The well-equipped gym includes running machines and exercise bikes so that crewmembers can stay in trim while refreshed by the sea breeze.
There are always about 80 crewmembers on board. Work is done in two shifts around the clock. The environment is challenging and the work demanding. Mr. Nakano says, “To work on an offshore wind farm project, you need to have a license certified by the Global Wind Organisation (GWO). You have to be trained and know what to do if an accident occurs offshore, including survival and rescue techniques at sea and actions to be taken in the event of fire. Although everything about an offshore wind farm is on a gargantuan scale, attention is paid to the smallest details. This meticulous approach is also evident in all matters relating to the environment.
“In order to minimize the impact on marine life, a bubble curtain is created around the foundation when pile driving into the sea bed as a noise mitigation measure. A large ring is laid around the construction site underwater on the seabed to generate air bubbles, which form a curtain that reduces noise. We also take steps to protect seabirds. Based on observation of migratory birds, when selecting sites for wind turbines, we avoid their customary routes,” explains Mr. Shimada. With sustainability as their watchword, offshore wind farms like this are clean energy systems with impeccable environmental credentials. Marine life, birds, and wind turbines can all flourish. It is a vision that I find deeply appealing.
Offshore wind power generation is expected to grow and flourish in the EU, where it is not only attuned to rising environmental awareness but also promises to deliver substantial economic benefits. As the technology advances, I am sure that the Japanese archipelago will be dotted with a growing number of offshore wind farms. I cherish the hope that in the coming years Sumitomo Corporation will find many opportunities to utilize in Japan the experience in the offshore wind power generation business that it has gained in Europe. That is my key takeaway from this first online visit.
Technological innovation of offshore wind power generation never stops!
The number 164 in the wind turbine model name “V164-9.5MW” is a reference to the 164-meter rotor diameter, which is about half the height of Tokyo Tower (333 meters). The scale is on a par with that of a high-rise building. This propeller-type wind power generation system is the most suitable for such a big wind turbine. The wind rotates the blades, the gearbox increases the number of rotations to the number necessary for power generation, and the generator converts rotational energy into electric energy. The development of larger wind turbines and new technologies has been accelerating in recent years. Whereas the current mainstream offshore wind turbines are those with a foundation fixed to the seabed, wind turbines mounted on floating platforms have also emerged. Technological innovation continues at a brisk pace.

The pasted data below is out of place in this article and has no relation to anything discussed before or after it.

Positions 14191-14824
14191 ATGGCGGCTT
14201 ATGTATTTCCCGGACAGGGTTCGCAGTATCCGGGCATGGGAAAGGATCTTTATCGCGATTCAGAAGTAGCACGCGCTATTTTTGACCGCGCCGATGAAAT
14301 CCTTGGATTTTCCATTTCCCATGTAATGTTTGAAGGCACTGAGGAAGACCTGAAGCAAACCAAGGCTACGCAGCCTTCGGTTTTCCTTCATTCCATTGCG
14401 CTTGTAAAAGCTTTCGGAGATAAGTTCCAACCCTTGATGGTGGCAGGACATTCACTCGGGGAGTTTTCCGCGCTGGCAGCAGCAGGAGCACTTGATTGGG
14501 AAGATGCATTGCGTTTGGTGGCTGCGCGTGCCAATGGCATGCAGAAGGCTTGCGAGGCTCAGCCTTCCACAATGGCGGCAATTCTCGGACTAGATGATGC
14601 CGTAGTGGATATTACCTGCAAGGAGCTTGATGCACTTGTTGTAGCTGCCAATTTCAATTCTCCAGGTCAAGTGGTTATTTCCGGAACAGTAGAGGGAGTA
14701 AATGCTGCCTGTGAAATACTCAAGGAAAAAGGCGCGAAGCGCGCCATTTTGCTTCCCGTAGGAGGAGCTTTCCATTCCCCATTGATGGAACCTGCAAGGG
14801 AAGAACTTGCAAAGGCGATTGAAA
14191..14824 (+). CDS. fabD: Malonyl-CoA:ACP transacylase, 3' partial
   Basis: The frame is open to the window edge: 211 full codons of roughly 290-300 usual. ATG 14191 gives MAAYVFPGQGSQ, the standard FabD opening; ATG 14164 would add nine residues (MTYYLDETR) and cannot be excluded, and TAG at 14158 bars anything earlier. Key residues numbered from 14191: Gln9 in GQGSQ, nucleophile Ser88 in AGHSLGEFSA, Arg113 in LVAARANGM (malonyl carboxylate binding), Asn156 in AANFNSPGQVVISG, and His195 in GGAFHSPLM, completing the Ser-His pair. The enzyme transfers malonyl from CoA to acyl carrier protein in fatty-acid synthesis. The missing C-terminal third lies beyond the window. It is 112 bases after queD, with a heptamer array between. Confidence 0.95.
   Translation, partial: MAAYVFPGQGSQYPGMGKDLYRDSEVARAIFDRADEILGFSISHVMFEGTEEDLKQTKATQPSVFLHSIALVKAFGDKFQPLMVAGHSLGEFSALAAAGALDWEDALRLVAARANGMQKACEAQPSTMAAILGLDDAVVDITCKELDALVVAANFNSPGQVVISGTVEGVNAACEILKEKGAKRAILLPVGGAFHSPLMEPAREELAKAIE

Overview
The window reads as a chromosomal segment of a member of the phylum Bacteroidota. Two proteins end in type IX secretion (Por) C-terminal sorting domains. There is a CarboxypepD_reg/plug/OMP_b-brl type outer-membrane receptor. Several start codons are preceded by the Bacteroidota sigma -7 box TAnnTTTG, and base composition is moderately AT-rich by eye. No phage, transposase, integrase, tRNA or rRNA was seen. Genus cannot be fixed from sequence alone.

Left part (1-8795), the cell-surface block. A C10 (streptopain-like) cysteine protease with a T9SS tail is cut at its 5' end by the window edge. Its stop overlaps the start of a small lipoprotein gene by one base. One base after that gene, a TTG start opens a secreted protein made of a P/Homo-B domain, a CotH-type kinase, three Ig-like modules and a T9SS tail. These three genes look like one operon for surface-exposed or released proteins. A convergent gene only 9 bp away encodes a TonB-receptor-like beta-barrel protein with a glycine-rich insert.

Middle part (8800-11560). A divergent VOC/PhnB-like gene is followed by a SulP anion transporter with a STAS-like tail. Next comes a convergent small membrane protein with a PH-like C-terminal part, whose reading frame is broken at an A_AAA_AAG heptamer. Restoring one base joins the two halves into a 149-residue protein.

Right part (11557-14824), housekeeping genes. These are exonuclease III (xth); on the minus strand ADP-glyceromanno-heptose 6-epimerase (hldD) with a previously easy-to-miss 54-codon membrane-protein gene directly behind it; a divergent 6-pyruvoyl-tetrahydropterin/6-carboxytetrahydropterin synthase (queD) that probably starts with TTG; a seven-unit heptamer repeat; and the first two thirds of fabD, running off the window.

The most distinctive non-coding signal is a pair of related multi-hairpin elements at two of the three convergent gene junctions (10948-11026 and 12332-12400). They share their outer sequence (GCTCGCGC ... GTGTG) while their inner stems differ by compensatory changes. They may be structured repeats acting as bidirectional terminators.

Wish we could control the weather!
In February 2020, when installation of wind turbines for Northwester 2 Offshore Wind Farm took place, the strongest winds those working on the project had ever experienced whipped up the waters of the North Sea for days. For other wind farms in operational phase and already generating electricity, the windy conditions were of course good news. But for Northwester 2 Offshore Wind Farm, the weather slowed the progress of construction. On top of that, Belgium went into lockdown in response to the COVID-19 pandemic. On learning of the successful completion of the wind farm in these challenging circumstances, the editorial team broke into spontaneous applause. From the scudding clouds and breaking waves in the photos taken during the installation work, one can get a sense of how blustery the weather was. Meanwhile back in Brussels even the famous Manneken Pis, the capital’s much-loved signature statue, wore a mask!
Number(Manga Reportage "Visits to Sumitomo Group")